There were no major surprises in the various segment performances, but a pick-up in sales of the Chevrolet Equinox and Honda CR-V propelled the compact SUV to the top of the sales charts. It’s also the segment that fell the least among the five most popular, down 10% year-on-year, compared to an 18% decline in midsize SUV sales. Small SUVs saw the biggest decline at -37% year-on-year as OEMs continued to focus on more profitable models.

LMC has cut the outlook for U.S. light vehicle sales in 2022 as the recovery is expected to be hampered by lack of inventory. Volume is now expected to end the year at 15.3 million units, down 500,000 from last month. The pace of recovery should now be slower than it was at the start of the year. First quarter North American production levels are expected to be approximately 50,000 units lower than we had forecast last month, and periodic downtime and slower line rates continue to limit supply.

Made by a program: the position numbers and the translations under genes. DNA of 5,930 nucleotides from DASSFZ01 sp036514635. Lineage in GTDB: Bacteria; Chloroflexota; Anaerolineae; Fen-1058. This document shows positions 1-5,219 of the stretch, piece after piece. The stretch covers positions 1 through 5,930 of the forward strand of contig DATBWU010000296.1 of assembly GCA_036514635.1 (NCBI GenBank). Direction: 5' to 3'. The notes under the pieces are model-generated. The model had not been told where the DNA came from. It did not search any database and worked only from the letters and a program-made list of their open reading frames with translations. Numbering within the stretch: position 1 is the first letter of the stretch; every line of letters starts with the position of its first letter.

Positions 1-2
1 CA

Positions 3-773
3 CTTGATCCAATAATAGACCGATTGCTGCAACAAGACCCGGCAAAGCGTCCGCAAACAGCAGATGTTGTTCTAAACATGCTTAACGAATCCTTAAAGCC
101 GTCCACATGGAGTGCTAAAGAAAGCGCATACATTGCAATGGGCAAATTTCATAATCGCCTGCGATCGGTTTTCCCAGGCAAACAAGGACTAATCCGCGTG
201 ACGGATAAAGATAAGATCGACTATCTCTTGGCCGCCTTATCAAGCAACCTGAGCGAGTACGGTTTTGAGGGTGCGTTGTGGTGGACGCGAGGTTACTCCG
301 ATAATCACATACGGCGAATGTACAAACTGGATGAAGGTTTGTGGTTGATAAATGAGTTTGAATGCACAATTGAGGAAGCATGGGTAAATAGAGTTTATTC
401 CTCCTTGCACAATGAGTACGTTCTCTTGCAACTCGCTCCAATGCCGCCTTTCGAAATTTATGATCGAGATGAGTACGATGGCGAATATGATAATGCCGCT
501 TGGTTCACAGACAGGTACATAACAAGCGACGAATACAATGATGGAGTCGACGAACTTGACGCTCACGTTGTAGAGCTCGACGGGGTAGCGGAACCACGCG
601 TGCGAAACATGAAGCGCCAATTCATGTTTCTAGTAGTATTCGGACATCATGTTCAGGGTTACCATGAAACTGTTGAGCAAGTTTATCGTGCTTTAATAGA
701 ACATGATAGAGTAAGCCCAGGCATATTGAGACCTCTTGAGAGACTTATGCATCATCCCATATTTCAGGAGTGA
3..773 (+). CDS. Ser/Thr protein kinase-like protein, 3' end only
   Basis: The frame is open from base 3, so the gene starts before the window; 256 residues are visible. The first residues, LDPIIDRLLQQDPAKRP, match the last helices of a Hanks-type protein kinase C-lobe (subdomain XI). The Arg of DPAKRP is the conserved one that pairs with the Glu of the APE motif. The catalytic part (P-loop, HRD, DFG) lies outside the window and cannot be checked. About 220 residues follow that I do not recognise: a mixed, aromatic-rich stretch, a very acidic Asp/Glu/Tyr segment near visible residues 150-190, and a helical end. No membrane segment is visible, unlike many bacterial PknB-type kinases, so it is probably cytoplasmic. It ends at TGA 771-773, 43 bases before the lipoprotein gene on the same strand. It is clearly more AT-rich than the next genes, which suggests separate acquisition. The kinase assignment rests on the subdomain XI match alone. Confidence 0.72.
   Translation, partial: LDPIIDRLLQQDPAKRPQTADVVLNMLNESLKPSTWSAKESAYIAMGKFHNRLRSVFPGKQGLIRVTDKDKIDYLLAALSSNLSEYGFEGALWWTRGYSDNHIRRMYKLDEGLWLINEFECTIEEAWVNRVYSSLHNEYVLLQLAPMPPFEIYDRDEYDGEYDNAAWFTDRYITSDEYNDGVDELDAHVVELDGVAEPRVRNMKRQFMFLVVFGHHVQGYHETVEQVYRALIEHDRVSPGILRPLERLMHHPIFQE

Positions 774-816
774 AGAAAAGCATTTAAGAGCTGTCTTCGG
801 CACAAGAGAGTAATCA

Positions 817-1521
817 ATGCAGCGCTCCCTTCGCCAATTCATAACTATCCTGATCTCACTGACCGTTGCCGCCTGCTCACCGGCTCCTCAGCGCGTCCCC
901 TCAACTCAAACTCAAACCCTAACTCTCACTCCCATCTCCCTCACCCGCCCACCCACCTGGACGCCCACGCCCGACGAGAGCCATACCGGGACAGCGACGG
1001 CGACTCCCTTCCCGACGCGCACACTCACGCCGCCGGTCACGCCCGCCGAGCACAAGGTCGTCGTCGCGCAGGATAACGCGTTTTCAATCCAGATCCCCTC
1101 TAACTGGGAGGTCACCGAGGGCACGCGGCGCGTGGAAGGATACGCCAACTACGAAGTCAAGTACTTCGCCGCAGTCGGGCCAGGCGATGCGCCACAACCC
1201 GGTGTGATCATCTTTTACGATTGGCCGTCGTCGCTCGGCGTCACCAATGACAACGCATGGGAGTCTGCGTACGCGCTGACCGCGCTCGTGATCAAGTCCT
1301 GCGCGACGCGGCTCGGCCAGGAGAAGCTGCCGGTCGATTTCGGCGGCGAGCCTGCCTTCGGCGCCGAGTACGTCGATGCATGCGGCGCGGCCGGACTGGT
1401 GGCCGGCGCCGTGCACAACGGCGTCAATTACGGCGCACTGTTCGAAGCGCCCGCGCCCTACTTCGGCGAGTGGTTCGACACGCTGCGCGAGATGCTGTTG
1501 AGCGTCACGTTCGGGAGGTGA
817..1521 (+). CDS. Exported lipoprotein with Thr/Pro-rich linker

Additionally, LMC says the extension of supply disruptions will likely extend into 2023, resulting in a reduction of 400,000 units which brings primary volume for the year down to 16.5 million units, still an increase. 8% compared to 2022.

Jeff Schuster, President, Americas, Global Vehicle Operations and Forecasting, LMC Automotive, said: “Given the March performance, we believe the risk is balanced in the second quarter, but there is additional downside risk in the second half. , as we still expect the sell rate to improve. at an average of 16.2 million units against a forecast rate of 14.3 million units in the first half. Vehicle pricing remains a significant headwind, even as supply improves. The pandemic and the fallout from shortages in the supply chain have fundamentally changed the buying process, including the amount of inventory held on dealer lots and the level of incentives going forward. The industry will recover, but many will likely operate differently than they have historically.

Western Europe’s SARAR drops to just 9 million a year in March

The sales rate of passenger cars in Western Europe fell to 9.0 million units/year in March, from 10 million units/year in February, bringing the average for the first quarter of 2022 to just 9.6 million. units/year. LMC describes the start of 2022 in Europe as “very disappointing as the automotive industry continues to be impacted by supply issues”. To make matters worse, the war in Ukraine only compounds these problems.